So instead of replacing everything in your home, try to refresh it. Rearrange the furniture. Declutter a little. Change out the décor with things that haven’t hung on the wall in a while. Try a capsule wardrobe challenge before purchasing a whole new wardrobe. Rotate toys before you buy new for your kids. Even cooking new recipes at home can help curb the temptation to eat out.
Create a 72 Hour List
A 72 Hour List is simply a list of things that are wants rather than needs that you would like to purchase. This can be anything from concert tickets, to new seasonal clothing, to a new car. The items on this list are truly wants that don’t need to be purchased right away. The key to this list is that you write down the item you want to buy and then wait three days. If you still want the item in three days, you can go purchase it (if you have the space in your budget).
Writing down what would have otherwise been impulse purchases, gives us time to pause and think over what we are about to spend and bring into our homes. This list has saved us many times from spending money that we didn’t need to.
It also acts as a “wish list” in that we write down purchases that we want to make in the future – not necessarily right away. Things like a twin size bed and a sized-up coat for our son, a paper shredder, and other, perhaps boring things have made the list. It allows us to set a budget for the item and then go find the best deal. With how much I love to thrift, this list comes in handy! Because when I see something on the list and it’s exactly what we want, I can snap it up and save money.
Gratitude and showing how thankful we are for the people in our life shouldn’t just be reserved to the holiday season. Whenever I feel the twinge of “I need that” or “ugh, but my (insert whatever trendy consumer object here) is soooo like, outdated” I very consciously think of two or three things I’m grateful for. There not always big, but they make my life better in some way.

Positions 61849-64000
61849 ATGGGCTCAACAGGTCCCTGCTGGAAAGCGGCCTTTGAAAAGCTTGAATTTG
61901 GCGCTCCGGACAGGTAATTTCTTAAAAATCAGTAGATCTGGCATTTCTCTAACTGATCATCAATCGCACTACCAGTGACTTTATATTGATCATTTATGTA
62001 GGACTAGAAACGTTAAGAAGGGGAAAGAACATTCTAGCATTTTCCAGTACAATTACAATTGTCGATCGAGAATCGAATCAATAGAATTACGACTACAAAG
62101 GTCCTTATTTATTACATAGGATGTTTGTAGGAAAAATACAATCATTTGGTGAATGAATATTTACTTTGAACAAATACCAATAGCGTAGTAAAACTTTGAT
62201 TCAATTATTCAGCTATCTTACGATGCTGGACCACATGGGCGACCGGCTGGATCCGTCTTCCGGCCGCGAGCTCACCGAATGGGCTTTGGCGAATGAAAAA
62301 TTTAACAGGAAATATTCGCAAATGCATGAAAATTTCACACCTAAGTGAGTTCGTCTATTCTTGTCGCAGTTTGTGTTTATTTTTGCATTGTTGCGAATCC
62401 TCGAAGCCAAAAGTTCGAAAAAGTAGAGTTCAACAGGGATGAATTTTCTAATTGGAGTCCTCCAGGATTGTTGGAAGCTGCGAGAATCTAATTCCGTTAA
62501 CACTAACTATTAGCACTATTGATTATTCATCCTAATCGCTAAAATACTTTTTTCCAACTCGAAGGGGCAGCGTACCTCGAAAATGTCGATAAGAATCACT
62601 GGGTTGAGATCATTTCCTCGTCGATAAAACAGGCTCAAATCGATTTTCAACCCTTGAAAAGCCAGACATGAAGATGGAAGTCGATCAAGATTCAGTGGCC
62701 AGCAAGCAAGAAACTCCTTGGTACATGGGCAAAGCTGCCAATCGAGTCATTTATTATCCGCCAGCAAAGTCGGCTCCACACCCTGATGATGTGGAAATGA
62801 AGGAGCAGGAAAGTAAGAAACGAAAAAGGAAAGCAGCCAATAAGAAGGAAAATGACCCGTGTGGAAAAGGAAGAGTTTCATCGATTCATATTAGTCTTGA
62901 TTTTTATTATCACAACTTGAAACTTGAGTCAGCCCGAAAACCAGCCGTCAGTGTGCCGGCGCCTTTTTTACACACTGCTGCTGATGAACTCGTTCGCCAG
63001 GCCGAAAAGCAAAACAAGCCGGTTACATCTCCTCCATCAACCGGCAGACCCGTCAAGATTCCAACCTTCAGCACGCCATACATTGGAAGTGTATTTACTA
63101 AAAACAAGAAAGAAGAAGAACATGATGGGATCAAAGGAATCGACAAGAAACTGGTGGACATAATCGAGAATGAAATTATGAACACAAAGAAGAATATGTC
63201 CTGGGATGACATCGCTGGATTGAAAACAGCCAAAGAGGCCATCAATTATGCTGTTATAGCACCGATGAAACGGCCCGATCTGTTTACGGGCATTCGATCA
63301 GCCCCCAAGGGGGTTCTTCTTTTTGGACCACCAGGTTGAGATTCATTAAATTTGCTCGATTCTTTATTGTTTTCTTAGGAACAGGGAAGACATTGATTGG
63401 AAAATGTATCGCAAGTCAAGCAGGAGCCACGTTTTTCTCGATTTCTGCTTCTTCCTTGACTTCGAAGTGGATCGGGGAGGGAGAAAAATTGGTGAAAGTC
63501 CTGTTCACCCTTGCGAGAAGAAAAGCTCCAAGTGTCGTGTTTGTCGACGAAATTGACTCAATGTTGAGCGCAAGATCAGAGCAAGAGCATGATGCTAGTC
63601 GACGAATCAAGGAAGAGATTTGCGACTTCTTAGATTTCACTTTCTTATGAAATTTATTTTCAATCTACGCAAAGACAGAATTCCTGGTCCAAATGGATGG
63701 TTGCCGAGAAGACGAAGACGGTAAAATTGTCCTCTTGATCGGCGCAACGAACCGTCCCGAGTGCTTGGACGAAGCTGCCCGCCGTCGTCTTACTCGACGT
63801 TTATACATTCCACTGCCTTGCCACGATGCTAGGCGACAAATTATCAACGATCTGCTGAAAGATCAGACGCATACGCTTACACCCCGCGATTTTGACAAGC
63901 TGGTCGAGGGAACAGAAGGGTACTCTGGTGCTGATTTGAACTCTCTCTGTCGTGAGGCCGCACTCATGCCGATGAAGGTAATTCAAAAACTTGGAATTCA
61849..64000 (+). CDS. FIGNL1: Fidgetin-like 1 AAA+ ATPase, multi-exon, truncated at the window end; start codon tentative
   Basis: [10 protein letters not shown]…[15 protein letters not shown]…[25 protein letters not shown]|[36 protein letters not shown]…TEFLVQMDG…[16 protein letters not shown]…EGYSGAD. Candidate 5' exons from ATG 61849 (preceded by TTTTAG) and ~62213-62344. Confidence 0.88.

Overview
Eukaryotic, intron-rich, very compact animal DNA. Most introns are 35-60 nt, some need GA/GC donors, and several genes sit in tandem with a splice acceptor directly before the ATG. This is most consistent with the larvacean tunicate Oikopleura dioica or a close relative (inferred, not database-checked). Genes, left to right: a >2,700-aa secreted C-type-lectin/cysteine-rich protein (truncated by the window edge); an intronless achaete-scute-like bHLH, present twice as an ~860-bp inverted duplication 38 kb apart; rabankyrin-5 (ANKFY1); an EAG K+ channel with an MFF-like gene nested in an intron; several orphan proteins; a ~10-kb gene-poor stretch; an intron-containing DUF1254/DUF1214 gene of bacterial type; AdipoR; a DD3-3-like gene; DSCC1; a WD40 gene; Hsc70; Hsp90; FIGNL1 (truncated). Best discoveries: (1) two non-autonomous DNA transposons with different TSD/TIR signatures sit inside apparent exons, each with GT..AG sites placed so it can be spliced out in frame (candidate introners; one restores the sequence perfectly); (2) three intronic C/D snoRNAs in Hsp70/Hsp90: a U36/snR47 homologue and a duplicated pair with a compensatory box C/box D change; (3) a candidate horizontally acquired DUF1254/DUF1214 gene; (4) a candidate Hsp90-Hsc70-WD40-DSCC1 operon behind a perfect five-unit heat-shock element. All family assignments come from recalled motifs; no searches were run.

A good way to start daily gratitude ritual is by writing what you are grateful and thankful for down in a notebook. It doesn’t have to be anything fancy!
Log what you’re grateful for so when you have seasons of wanting more or feeling like you’re missing something, you can look back at all the good that has happened.
Another way to express gratitude is by telling someone that they’re awesome and why they’re awesome. Like my husband – he’s awesome because he cooks most nights because I’m a terrible in the kitchen. Letting someone know that they’re great and you recognize that they put effort into something makes them feel all the warm fuzzies… and you will too!
So to fight lifestyle inflation…
- Set priorities
- Make a budget
- Automate everything you can
- Stop comparing yourself to others
- Make a 72 Hour List
- Practice gratitude
These are all key parts in not only fighting lifestyle inflation, but also can lead you to living a simpler, richer life.